28mm: US Airborne Support Weapons By Warlord Games

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With my first 101st Airborne troops completed in 28mm, I’ve moved on to adding some support weapons. As a relative newcomer to World War II at this scale, I’ve also taken the opportunity to try another manufacturer’s miniatures for the sake of comparison.

WarlordlogoIn 2008, Warlord Games launched a small selection of WWII miniatures acquired from another manufacturer. To compliment the line of models, about three years ago Bolt Action came to the game scene with a slickly-designed rule set published by Osprey Publishing and a now vastly-expanding line of miniatures from multiple nations and combat theaters of WWII. The Warlord Games plastic and metal line of soldiers, artillery, transports and armor, along with the Bolt Action game system, have come to dominate the market and tournament scene for gamers playing tactical-level WWII in the larger 28mm scale.

For my first figures from Warlord Games, I stuck with a few metal models which scale nicely with my figures from Artizan Designs. The castings display a lot of exaggerated poses, animated facial expressions and detailed equipment which look great on a wargaming tabletop and reveal the influence of the designers who hail from the world of Warhammer and Warhammer 40,000 from Games Workshop.

AB Paint SchemeIn painting my first Warlord Games miniatures, I went with my same quick and simple painting scheme I’ve been using so far:

Painting 28mm US Airborne Support Weapons

  1. Clean flash from metal models with a sharp knife and glue to metal washer or plastic bases.
  2. Apply filler putty to bases. When dry, scrape off excess with a sharp knife.
  3. Base coat models and bases with flat black spray primer.
  4. Paint uniforms and bandages on helmets with Tallarn Sand.
  5. Paint helmets and knee and elbow patches with Waaagh! Flesh.
  6. Paint faces and hands with Tallarn Flesh.
  7. Paint webbing and packs with Baneblade Brown.
  8. Paint bases, boots, gun stocks and helmet straps with Dark Brown.
  9. Apply Agrax Earthshade wash to uniforms, helmet netting, webbing and packs.
  10. Mix 50/50 Baneblade Brown and Off White and lightly dry brush packs, webbing and socks.
  11. Lightly dry brush bases, gun stocks, helmet netting, holsters and elbow and shoulder patches with Baneblade Brown.
  12. Paint metal gun, bazooka and mortar parts with black and finish with a light dry brush of metallic silver.
  13. Paint eyes with small dots of Off White and Dark Brown. Clean up around eyes with Tallarn Flesh.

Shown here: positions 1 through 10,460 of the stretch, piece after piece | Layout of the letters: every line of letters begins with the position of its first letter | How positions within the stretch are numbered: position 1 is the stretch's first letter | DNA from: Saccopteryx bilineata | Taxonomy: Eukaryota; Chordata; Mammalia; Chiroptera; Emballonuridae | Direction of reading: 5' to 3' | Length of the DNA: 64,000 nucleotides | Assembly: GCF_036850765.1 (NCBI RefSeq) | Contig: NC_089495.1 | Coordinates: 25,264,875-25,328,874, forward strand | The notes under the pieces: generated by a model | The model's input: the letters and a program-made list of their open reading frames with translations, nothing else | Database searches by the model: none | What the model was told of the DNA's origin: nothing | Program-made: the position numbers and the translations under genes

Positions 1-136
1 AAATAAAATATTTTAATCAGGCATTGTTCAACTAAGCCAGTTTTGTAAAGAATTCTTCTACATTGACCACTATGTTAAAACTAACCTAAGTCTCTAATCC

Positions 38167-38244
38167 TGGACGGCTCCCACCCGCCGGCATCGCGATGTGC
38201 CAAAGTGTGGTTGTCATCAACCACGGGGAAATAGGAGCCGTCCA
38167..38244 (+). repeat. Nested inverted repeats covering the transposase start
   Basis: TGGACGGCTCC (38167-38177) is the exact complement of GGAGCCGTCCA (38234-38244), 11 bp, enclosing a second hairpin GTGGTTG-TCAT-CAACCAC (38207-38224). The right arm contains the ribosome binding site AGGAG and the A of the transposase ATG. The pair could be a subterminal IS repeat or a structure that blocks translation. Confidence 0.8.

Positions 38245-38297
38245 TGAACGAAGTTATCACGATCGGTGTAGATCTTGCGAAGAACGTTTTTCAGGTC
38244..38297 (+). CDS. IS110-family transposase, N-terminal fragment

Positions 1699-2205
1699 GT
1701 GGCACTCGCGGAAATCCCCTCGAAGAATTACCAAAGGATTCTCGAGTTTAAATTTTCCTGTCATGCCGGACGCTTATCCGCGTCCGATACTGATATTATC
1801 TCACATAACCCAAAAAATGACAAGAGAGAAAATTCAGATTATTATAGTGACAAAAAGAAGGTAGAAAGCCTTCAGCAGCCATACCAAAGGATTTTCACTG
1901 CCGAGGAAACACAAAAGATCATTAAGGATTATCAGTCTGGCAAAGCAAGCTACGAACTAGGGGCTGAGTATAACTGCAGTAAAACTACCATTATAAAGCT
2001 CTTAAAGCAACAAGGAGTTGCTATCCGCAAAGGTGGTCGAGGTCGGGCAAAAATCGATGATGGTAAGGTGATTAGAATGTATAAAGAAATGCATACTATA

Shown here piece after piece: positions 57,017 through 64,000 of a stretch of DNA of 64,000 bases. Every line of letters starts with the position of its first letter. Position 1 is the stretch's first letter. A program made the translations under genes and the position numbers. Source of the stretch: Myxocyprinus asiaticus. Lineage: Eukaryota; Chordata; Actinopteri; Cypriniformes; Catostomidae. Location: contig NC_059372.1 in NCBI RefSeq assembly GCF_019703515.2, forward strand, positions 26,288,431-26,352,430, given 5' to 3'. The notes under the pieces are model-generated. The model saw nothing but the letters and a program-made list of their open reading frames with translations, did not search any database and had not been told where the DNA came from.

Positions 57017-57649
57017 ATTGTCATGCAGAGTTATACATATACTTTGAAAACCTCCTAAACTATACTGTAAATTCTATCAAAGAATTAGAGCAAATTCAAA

14. Mix 50/50 Tallarn Flesh and Off White and brush highlights on cheekbones, chins, forehead, nose and hands.
  15. Apply Company B decals to shoulders and helmets, followed by a coat of Solvaset decal fixative from Walthers.
  16. Cover bases in white glue and cover in 50/50 mix of fine light green and dark green grass flock.
  17. Glue small pieces of clump foliage to base.
  18. Spray coat completed models with matte finish.

To begin, I’ve painted up a 60mm mortar team and a bazooka crew. here’s a few photos of the final results:

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I’ll probably add a light machine gun and some other models from Warlord Games soon, but for now my US Airborne forces will be able to pack a bit more punch in upcoming games.

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“Where Do I Start?” Some Thoughts On Starter Sets

One of the more daunting things for people just getting into tabletop wargaming is where to start. There are countless systems to choose from, many scales, different levels of complexity and hundreds of thousands of products to choose from. Shopping online or walking into a local hobby store, the newcomer can easily be overwhelmed by the sheer quantity of “stuff” that’s out there in the hobby.

Here’s a few pointers on how to get yourself (or your kids) started.

1.) Try a game first. If you have an opportunity to try a game before buying, that’s the best (and cheapest) first step. Spending a few hours with a local gaming club, visiting a gaming convention or playing at a nearby hobby shop will give you a broad overview of how complex and fun a game can be. It’s also good to speak with other players so they can relate their personal experience in what they do (or don’t) about particular games, and what kind of a time and money commitment you may be making by undertaking a new game.